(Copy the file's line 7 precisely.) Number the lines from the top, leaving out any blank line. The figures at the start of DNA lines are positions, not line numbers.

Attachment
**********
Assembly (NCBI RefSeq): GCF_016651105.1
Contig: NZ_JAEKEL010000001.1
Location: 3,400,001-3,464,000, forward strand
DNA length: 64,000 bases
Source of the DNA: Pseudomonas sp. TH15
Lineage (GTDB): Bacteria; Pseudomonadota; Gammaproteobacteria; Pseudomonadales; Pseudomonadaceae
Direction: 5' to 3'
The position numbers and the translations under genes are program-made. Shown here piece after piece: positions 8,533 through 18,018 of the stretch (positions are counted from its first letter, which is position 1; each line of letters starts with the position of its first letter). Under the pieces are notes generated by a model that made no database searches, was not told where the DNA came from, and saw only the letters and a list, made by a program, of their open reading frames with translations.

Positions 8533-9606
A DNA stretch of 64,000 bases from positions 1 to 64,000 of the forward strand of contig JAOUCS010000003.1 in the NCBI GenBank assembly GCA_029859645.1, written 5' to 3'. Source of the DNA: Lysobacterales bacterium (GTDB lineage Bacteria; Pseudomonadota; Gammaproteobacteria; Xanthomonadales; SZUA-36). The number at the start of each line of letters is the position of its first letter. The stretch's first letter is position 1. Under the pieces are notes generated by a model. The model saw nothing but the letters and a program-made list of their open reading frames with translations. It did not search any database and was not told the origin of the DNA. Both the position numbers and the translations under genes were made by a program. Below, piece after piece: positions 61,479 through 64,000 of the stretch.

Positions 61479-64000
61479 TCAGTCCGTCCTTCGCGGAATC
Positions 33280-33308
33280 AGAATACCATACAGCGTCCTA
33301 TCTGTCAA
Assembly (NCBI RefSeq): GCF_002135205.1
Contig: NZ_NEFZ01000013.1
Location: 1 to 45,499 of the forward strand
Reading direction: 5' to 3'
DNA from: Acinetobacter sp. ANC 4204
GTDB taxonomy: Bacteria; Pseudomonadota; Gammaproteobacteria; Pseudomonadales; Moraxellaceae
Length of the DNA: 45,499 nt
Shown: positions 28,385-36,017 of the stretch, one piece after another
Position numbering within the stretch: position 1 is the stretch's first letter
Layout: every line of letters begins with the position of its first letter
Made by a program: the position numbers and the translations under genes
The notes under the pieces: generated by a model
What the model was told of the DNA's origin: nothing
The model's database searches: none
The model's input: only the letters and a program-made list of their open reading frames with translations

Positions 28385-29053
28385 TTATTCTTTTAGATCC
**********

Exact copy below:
Direction: 5' to 3'